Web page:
We all have a vague feeling that the world’s messed up. This feeling trickles into the everyday life of jobs, schools, families, and social communities. And each of these places has something called a status quo. Status quo is the existing state of the place. Your workplace calls the status quo culture; your schools called it rules; my Dad calls the status quo at home dharma.
The status quo of the world-at-large seems to be: “something’s wrong!”
A status quo is only as rational as the people that shape it. No single person is responsible for the status quo. It’s a slow sediment of thoughts, opinions, and beliefs. Over time the status-quo fossilizes into the foundation that helps shape more decisions and beliefs.
The status-quo of the 20th century may sound incredulous now. The gender inequity, beliefs, and ideologies of the time make us wince. It took struggle and sacrifice at the grandest bloody scale to change that and arrive at where we are now. This, in large part, happened because of people that challenged the status quo.
At the end of the 20th century, Apple launched the Think Different campaign. In it were the lines, “Here’s to the crazy ones. The misfits. The rebels. The troublemakers. The round pegs in the square holes. The ones who see things differently. They’re not fond of rules. And they have no respect for the status quo. You can quote them, disagree with them, glorify or vilify them…”
What better way to enter a century of technology & tranquil (so far). It was great for Apple. After the campaign, Apple was unstoppable going on to become one of the most valuable companies in the world.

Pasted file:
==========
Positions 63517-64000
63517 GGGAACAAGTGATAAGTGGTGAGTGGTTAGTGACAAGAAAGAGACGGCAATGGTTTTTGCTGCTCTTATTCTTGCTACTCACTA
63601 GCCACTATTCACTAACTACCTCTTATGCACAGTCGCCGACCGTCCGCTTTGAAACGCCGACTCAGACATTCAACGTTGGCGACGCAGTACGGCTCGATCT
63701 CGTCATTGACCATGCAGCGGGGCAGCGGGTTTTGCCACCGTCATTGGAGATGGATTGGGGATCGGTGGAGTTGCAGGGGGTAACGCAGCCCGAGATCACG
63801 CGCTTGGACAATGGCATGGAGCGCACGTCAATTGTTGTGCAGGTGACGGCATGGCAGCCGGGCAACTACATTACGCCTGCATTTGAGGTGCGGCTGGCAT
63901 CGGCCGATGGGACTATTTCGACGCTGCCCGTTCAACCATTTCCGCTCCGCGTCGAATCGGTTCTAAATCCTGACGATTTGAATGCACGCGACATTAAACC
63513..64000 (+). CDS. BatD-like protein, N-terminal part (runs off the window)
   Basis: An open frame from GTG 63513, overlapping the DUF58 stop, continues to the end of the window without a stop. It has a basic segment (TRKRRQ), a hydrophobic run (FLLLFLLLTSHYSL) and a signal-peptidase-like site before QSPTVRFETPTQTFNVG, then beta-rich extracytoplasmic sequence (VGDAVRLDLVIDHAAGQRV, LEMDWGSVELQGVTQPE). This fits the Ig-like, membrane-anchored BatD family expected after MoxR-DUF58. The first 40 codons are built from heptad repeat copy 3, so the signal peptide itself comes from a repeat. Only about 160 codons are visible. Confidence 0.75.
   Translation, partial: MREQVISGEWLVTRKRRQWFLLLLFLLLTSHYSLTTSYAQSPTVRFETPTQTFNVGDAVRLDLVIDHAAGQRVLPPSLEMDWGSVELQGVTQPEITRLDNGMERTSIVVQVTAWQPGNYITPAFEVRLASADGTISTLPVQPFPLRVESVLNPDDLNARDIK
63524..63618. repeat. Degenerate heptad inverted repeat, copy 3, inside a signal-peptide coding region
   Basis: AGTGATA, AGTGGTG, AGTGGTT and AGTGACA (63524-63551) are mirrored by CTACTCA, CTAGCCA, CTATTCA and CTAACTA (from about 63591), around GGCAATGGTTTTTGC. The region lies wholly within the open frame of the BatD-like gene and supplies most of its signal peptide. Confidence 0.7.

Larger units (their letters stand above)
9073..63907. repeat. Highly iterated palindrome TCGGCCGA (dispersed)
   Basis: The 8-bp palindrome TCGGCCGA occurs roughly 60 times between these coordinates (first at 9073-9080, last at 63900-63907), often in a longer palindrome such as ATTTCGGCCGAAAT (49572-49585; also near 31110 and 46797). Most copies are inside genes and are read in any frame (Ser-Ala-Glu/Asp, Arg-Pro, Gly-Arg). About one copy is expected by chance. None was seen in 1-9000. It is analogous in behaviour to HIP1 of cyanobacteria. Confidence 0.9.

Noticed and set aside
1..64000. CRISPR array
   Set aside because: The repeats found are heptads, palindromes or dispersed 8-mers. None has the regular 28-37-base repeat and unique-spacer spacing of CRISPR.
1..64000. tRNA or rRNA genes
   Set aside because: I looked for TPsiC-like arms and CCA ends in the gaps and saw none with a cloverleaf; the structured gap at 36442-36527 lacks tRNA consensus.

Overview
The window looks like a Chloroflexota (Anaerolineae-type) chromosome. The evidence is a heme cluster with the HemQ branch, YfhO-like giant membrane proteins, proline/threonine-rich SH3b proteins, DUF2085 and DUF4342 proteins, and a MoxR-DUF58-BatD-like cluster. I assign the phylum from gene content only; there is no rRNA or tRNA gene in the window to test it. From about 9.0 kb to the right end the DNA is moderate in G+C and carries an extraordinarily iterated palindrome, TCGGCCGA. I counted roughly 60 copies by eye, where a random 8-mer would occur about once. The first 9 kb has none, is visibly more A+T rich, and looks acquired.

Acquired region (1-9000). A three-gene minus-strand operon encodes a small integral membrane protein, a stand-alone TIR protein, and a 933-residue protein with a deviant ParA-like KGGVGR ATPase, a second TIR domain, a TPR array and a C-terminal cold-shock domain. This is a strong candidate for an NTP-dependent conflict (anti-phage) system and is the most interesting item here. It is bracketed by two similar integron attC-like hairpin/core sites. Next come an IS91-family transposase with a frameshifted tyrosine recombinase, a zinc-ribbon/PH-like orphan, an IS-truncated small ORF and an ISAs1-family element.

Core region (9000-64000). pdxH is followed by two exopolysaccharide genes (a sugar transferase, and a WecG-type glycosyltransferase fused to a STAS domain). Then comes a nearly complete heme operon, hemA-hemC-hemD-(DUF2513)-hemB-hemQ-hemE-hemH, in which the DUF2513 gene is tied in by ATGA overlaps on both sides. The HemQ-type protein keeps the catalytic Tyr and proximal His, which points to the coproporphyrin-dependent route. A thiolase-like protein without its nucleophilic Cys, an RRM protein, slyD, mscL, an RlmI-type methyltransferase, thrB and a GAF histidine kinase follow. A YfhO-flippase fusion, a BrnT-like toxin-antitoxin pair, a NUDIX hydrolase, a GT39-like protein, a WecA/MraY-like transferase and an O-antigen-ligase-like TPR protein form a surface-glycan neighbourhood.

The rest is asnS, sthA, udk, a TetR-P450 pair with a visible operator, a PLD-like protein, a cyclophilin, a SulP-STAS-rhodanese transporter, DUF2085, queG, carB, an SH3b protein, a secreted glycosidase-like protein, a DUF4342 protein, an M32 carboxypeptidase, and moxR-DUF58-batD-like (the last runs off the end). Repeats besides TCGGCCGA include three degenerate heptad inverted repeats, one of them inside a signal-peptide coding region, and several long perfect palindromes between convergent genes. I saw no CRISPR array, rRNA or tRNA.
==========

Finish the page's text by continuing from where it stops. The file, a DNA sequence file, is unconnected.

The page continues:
So, challenging the status quo gained popularity. Everywhere we went, we sniffed around for the status quo. Fossilized ideas were replaced with fresh, new perspectives. The culture, the rules, and the Dharma changed in quick time.
Soon, everyone wanted to be involved. Challenging the status quo was no more about curiosity, discovering something new and realizing change. It was becoming some sort of a heroic rescue mission where heroism took precedence. It went from a different way of thinking to a stubborn, ignorant rebellion. And this is the war we are fighting at the moment. This is one of the reasons we feel something’s surely but vaguely wrong with the world and it’s up to you to change it.
Questioning the status quo has become the status quo.
We go through three broad stages of questioning growing up:
Stage 3: You-are-on-your-own-from-here – When is a good time to tell my friends I like Justin Bieber? How do I clear the search history without making it obvious that I cleared the search history?
In the adult status-quo game, a lot of us are still at stage 1. We are asking questions just to see the scandalous look on people’s faces. Our idea of disruption is perverse. We are nothing quite like the crazy ones. We are more like the kid that goes to everyone’s house and leaves the place looking like it was just hit by a category 5 hurricane.
Not respecting the status-quo doesn’t mean pissing all over it. It means you don’t let it limit your thinking (Stage 2) and your ability to look for answers on your own (stage 3).
While one tries to change the status quo by developing a healthy understanding of it, the other tries to change the status quo by thrashing it unconscious. While one person makes history and is open to change, the other starts cults and, ironically, prevents anyone from challenging the new-found status quo.
Is it okay to not ask questions sometimes?
Maybe we just need to find better answers within the existing status-quo. If every status-quo needed change, that just means we are on an infinite regress of questions without ever pausing to find good answers. Think different. Be crazy. Piss under a coconut tree. But do it from a place of understanding, curiosity, and appropriateness. If not, they won’t even bother to vilify you. They’ll ignore you!